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The very first time he growled at me, it was when I caught him with his paws on the table, taking food from the plate of a 2 year old I was babysitting. That was about 4 weeks after I got him. I very firmly told him, "No Flash, no," and ordered him out of the kitchen by pointing to the doorway and telling him, "Out." He immediately obeyed. After he was caught food snatching the second time, he snarled at me, but then obeyed. That's when I installed a security gate in the kitchen entrance.
Shortly after that he started showing aggression when I told him to get down from the couch when a person needed room to sit. Previously, he would hop right down as soon as I'd tell him, "Down Flash". At first I didn't even have to speak firmly to him. Once he stated refusing to obey, I would much more firmly tell him, "Down!" He would obey once my voice and tone were firm enough.
In the past week on several occasions when I told him to get down, he bared his teeth, growled very aggressively and would not come down despite me repeatedly ordering him. A few days ago when this went on I reached over to take his collar and pull him down, but he loudly snarled, barked and tried to bite my hand. I stepped back where he couldn't reach me and continued to order him, "DOWN!" After quite a lot more snarling and teeth baring he got down and rushed out of the room. I just installed a security gate on the living room entrance, as I did for the kitchen, to put a stop to the territorial couch claiming.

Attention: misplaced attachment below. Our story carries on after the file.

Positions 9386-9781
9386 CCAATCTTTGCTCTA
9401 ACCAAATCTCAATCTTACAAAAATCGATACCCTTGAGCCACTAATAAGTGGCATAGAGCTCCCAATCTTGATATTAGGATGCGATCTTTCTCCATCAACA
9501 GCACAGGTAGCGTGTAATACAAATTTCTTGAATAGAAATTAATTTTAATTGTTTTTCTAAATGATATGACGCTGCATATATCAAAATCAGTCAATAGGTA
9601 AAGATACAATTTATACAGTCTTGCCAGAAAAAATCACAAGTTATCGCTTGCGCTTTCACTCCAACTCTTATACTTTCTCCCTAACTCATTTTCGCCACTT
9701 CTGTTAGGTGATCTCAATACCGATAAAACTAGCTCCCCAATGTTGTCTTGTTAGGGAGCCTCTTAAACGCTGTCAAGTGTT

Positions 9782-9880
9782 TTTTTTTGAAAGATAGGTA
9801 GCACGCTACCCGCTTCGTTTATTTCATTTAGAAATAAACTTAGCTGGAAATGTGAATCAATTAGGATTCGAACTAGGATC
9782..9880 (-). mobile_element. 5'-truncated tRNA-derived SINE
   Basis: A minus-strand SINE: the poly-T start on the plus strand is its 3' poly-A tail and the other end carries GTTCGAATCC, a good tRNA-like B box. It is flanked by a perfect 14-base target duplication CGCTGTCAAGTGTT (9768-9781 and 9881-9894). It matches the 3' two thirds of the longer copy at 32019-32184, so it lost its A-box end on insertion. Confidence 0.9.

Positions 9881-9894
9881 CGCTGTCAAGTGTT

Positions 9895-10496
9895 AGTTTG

When he lunged at my face, he was on my sons bed and I was standing upright beside it, (not leaning toward him or crouching). When he jumped at me, he was at a level that allowed him to reach for my face. I of course very quickly jumped backwards. He then landed on the floor and grabbed at my pant legs and as I ran out of the room, he was right with me, putting on quite a show of threatening to grab my legs. Once I was out of the door, he hurried back to the bed and reclaimed it.
Flash doesn't have too many rules to obey, thus possibly causing him to be overwhelmed and frustrated. The rules are, no hopping up to the dinner table, and when someone wants him to move from a piece of furniture because they need to sit or lay there, he needs to move over or get down.